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Descriptions du produit

Programming in Lua, Second Edition Authored by Roberto Ierusalimschy, the chief architect of the language, this volume covers all aspects of Lua 5---from the basics to its API with C---explaining how to make good use of its features and giving numerous code examples. (Computer Books) Full description



Détails sur le produit

  • Broché: 328 pages
  • Editeur : Lua.Org; Édition : 2nd (5 mars 2006)
  • Langue : Anglais
  • ISBN-10: 8590379825
  • ISBN-13: 978-8590379829
  • Dimensions du produit: 18,9 x 1,8 x 24,6 cm
  • Moyenne des commentaires client : 5.0 étoiles sur 5  Voir tous les commentaires (1 commentaire client)
  • Classement des meilleures ventes d'Amazon: 118.088 en Livres anglais et étrangers (Voir les 100 premiers en Livres anglais et étrangers)
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Première phrase
If you are using the stand-alone Lua interpreter, all you have to do to run your first program is to call the interpreter (usually named lua) with the name of the text file that contains your program. Lire la première page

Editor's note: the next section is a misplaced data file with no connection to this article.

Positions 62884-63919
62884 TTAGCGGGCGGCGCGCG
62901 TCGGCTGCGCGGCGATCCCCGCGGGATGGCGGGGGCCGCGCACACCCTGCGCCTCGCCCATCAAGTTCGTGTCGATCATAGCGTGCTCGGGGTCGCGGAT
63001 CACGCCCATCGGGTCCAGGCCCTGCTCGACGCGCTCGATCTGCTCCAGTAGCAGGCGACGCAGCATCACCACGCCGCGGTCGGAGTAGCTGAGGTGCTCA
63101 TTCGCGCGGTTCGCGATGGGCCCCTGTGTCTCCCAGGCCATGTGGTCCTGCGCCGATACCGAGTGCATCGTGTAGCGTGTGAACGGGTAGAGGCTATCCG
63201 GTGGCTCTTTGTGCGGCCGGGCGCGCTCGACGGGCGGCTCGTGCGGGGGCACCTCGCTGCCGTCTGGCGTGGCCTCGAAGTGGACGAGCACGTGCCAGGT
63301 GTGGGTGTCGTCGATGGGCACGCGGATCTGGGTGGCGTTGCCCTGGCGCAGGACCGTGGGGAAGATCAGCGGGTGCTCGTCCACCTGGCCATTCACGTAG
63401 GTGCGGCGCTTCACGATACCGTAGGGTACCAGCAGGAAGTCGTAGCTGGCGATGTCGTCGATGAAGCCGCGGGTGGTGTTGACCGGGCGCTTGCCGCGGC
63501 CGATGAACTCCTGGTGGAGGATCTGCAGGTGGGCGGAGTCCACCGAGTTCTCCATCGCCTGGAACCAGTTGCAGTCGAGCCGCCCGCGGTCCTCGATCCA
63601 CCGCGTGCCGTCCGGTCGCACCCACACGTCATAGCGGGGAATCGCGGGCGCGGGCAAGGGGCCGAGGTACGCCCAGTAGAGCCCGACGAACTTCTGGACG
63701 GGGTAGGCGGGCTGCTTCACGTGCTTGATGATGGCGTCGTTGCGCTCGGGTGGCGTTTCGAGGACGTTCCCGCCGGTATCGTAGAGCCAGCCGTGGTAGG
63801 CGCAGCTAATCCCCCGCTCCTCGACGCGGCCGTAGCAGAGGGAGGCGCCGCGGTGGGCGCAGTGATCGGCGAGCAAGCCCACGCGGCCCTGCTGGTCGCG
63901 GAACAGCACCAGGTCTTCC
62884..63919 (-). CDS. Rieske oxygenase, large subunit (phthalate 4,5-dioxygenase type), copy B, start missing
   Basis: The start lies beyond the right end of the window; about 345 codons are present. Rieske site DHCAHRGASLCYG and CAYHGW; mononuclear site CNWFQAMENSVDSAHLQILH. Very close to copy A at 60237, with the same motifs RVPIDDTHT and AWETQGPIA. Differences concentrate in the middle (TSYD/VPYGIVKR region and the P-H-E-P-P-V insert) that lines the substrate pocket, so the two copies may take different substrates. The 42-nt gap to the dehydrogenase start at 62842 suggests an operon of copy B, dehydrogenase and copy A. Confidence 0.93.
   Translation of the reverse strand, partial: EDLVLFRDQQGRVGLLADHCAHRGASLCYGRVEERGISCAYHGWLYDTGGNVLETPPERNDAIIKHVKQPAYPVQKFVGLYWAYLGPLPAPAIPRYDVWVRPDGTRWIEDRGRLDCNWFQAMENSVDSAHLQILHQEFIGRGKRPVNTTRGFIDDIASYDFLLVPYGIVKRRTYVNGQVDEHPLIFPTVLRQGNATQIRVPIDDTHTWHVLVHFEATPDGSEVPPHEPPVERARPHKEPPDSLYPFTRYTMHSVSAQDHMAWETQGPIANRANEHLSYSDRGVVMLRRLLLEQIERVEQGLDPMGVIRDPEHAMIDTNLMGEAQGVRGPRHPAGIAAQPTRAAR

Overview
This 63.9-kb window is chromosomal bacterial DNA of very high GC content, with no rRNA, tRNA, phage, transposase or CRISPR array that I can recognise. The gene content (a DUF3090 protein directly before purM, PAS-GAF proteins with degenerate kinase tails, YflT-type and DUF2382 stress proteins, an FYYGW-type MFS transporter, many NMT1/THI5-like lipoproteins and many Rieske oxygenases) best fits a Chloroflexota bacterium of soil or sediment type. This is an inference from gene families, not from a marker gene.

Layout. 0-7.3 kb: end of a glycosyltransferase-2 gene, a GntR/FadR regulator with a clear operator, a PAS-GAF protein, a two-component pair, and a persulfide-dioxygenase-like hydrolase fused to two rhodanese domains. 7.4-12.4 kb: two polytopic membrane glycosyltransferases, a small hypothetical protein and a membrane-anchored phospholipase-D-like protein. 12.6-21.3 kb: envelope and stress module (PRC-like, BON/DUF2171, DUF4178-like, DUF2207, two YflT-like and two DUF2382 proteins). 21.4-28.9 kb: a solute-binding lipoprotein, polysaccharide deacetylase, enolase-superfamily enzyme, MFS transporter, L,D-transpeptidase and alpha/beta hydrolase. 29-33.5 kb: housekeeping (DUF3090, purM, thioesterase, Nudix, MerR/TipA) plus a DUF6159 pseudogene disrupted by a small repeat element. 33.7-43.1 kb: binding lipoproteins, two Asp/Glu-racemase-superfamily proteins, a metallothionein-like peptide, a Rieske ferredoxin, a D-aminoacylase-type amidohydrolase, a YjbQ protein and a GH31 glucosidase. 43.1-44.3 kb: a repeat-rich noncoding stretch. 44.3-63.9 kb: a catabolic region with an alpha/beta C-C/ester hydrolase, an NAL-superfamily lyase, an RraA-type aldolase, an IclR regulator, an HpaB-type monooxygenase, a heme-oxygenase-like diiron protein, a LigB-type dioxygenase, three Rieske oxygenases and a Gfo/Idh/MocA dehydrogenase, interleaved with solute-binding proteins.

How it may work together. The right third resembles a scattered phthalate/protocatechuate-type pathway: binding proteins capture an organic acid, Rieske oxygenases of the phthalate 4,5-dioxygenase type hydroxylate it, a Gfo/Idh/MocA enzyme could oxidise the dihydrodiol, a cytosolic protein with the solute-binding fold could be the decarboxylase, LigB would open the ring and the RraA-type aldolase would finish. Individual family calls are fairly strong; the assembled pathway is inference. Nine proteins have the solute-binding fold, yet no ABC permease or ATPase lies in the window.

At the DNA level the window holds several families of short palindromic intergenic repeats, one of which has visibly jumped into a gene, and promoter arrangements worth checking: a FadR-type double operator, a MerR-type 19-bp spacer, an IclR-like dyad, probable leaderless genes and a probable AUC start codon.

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Couverture | Copyright | Table des matières | Extrait | Index | Quatrième de couverture
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5 internautes sur 5 ont trouvé ce commentaire utile  Par jseb le 2 août 2011
Format: Broché Achat vérifié
Pour les gens prêssés, voici un résumé de mon commentaire: «achetez ce livre!».
Pour les autres, voici le développement.

J'ai programmé pendant des années en C, puis en C++.
J'ai fini par éprouver la nécéssité d'y adjoindre un langage de script, afin de cesser de perdre du temps à faire du «bas niveau» lorsque celà n'était pas nécessaire.

Je me suis tout d'abord tourné vers Python. Il ne m'a pas convaincu pour diverses raisons, et notamment le fait que je n'ai jamais trouvé d'ouvrage de référence de taille raisonnable (ce qui est plutôt inquiétant pour un langage qui se veut simple).

J'ai découvert Lua un peu par hasard, et j'ai décidé d'acheter l'ouvrage de référence sur le sujet: ce livre. Vu la faible quantité de littérature sur le sujet, on ne perd pas de temps à chercher.

Première bonne surprise: le livre n'est pas épais. Il a le gabarit du fameux K&R. (cette unité de mesure correspond à environ 300 pages).

Seconde bonne surprise, la typographie est très agréable. Le livre a été écrit à l'aide de LaTeX et ça se voit.
On remarque également une trouvaille dans l'index: le numéro de page où un terme est défini pour la première fois est souligné. Ça n'a l'air de rien comme ça, mais c'est très pratique.

Mais arrêtons là les critiques sur la forme, et penchons nous sur le fond.

Première page: le «hello world» obligatoire, immédiatement suivi du calcul d'une factorielle.
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Amazon.com: 46 commentaires
106 internautes sur 112 ont trouvé ce commentaire utile 
Let the revolution begin 16 décembre 2003
Par André Carregal - Publié sur Amazon.com
Format: Broché